Auto parts makers get $5B bailout
Treasury announces program to guarantee payments owed to suppliers by troubled automakers.
NEW YORK (CNNMoney.com) -- The Treasury Department announced a $5 billion program to help embattled U.S. auto parts makers, the latest attempt to stabilize problems in the nation's troubled auto sector.
The program will ensure that parts suppliers get the money owed to them for their products, no matter what happens to their automaker customers. Concerns about whether General Motors (GM, Fortune 500) or Chrysler LLC could be forced into bankruptcy are making it difficult for the parts makers to get loans they need to operate.
The program also allows the parts makers to sell their receivables, or the money owed to them by the automakers, into the program at a modest discount. This is expected to provide them with desperately needed funding and help unlock credit more broadly in the supplier industry.
The $5 billion is coming from the Troubled Asset Relief Program, the fund set up to bailout banks and financial institutions.
A member of the Obama administration's auto industry task force, who spoke to reporters on the condition that his name not be used, said the decision to help suppliers should not be taken as a sign that the task force has made a decision on further support for GM and Chrysler.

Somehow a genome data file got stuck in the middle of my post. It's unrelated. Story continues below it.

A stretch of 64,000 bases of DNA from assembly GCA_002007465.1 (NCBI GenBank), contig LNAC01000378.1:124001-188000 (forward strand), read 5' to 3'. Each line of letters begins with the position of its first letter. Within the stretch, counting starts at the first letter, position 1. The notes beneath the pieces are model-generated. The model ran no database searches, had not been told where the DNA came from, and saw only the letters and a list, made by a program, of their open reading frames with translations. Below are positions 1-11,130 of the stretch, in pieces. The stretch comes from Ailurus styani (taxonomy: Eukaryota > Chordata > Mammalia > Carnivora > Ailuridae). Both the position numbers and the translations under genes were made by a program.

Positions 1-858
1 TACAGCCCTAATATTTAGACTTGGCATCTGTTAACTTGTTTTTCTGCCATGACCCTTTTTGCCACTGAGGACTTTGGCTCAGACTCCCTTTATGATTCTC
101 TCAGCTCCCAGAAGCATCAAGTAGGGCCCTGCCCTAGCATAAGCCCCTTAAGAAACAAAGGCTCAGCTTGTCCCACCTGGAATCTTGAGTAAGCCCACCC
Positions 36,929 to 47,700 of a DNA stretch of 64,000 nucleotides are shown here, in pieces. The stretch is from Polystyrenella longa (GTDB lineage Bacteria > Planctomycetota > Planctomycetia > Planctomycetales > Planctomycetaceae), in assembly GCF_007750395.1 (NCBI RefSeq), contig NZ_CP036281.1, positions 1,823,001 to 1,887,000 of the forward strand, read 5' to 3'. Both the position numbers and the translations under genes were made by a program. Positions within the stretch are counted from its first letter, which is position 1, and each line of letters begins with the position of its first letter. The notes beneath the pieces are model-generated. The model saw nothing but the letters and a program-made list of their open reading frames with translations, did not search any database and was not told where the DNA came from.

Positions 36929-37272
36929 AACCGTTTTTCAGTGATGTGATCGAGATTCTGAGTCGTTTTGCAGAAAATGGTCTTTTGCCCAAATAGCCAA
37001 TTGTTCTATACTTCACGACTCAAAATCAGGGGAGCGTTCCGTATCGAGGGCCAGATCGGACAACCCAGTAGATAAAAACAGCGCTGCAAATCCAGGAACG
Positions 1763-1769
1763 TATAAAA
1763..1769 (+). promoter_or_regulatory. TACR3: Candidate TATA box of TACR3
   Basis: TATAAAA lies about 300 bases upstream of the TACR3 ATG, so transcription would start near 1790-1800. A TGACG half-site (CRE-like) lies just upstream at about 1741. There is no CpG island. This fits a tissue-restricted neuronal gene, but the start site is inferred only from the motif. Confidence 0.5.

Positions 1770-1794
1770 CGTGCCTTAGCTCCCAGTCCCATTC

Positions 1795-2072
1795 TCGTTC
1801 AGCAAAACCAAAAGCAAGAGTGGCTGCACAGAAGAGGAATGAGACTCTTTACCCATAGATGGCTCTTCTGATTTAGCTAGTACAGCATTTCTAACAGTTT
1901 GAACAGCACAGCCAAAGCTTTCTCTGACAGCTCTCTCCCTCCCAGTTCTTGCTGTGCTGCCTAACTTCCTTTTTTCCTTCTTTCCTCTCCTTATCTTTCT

GM and Chrysler have already received $17.4 billion in loans and they are asking for up to $21.6 billion more in loans.
The auto task force has until March 31 to determine if the two companies' turnaround plans will allow them to be viable in the future and whether they should get additional funds. The task force member said some announcement would be made by the group before the March 31 deadline.
But the task force member said it was important to put the program to help suppliers in place first because of the risk that they could run out of cash and have to stop operations before there is a decision on the help for GM and Chrysler.
"Unlike GM and Chrysler, they have yet to receive any help at all from the government, even though they are suffering from some of the same problems," said the task force member. "As we've been doing our work, it became clear to us that addressing this particular problem is of great urgency."
Even some experts who are strong advocates of additional help to the automakers agreed the suppliers needed to be at the front of the line for government help.
"I think the most serious issue for the industry was a bottom-up failure [of a supplier] that could take the entire industry down," said David Cole, chairman of the Center for Automotive Research, a Michigan think tank.